Before Filing

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The HRTO can only consider your claim if it:

  1. falls within the scope of the Code, and

  2. has the legal authority (jurisdiction) to deal with it

The HRTO cannot consider an application if:

  • the application does not relate to one of the grounds of discrimination (for example race or disability) or to an area (for example housing or employment) covered by the Code

  • the events have no connection with Ontario

  • the respondent is a chartered bank, airline, television or radio station, telephone company, a company that operates buses and railways that travel between provinces or is another company that is subject to federal laws.

  • the human rights claim is before the courts, or the subject of a court decision

If it appears the HRTO may not have the authority to decide the application, the applicant will be asked to explain how the application is within the HRTO's jurisdiction. An adjudicator will consider the explanation. If the HRTO decides it does not have the authority to deal with the application, the application will be dismissed with written reasons.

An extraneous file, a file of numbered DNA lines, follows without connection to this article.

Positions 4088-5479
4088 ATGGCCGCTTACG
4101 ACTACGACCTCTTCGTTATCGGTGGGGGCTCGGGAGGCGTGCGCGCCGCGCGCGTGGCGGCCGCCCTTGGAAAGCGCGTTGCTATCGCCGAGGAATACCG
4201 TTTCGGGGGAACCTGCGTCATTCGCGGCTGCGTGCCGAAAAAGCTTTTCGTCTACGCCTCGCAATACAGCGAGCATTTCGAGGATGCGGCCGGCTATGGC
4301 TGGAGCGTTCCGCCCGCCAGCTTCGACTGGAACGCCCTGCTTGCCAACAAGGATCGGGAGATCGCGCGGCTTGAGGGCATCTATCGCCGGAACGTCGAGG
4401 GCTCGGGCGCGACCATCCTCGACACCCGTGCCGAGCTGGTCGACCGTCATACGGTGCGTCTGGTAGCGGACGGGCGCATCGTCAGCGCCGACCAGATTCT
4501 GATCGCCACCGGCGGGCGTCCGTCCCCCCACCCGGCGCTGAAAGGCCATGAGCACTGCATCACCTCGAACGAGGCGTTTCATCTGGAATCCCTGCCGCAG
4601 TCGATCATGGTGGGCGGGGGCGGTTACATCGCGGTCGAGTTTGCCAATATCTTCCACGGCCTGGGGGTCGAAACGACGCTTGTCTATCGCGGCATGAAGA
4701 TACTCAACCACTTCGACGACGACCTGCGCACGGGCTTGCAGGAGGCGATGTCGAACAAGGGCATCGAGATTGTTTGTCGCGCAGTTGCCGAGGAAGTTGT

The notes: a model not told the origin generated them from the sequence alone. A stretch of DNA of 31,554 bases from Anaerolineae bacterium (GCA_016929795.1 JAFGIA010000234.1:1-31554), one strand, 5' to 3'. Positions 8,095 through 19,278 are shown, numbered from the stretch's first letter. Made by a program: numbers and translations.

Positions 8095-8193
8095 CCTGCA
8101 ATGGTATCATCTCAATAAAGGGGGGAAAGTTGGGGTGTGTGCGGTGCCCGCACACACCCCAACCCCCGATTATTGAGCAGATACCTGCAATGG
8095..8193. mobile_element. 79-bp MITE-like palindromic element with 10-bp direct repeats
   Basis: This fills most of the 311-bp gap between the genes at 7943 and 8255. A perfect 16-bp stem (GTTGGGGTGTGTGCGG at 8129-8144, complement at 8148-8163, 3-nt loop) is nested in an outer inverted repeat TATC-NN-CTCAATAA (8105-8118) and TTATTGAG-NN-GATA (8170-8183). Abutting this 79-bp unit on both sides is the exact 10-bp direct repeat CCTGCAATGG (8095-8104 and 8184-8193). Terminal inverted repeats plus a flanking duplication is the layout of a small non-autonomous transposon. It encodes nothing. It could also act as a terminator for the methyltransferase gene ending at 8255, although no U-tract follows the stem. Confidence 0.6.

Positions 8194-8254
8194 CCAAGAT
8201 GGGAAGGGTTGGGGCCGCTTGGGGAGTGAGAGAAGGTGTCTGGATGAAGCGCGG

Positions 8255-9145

File within one year

The Code contains time limits for making an application to the HRTO. You must file your application within one year of when the alleged discrimination happened. If you were discriminated against more than once, you must file the application within one year of the last event. HRTO can hear a late application if it is satisfied the delay occurred in good faith and it will not cause substantial harm (prejudice) to the other parties.

Getting legal advice

If you want to make an application to the HRTO, you can contact us for a free consultation. You may speak to one of our lawyers under no obligation to retain us. 

Timelines

Mediation will be scheduled for about 5 months from the date the parties agree to it. If a hearing on the merits of the application is needed, it will generally be scheduled to take place within 6 months from the date the application is ready to proceed to hearing. In some cases, it can take longer to hold a mediation or hearing. Sometimes there are preliminary issues that need to be dealt with, like an incomplete application or questions about whether the tribunal has jurisdiction. In other cases, parties ask to reschedule the hearing or mediation for a later date.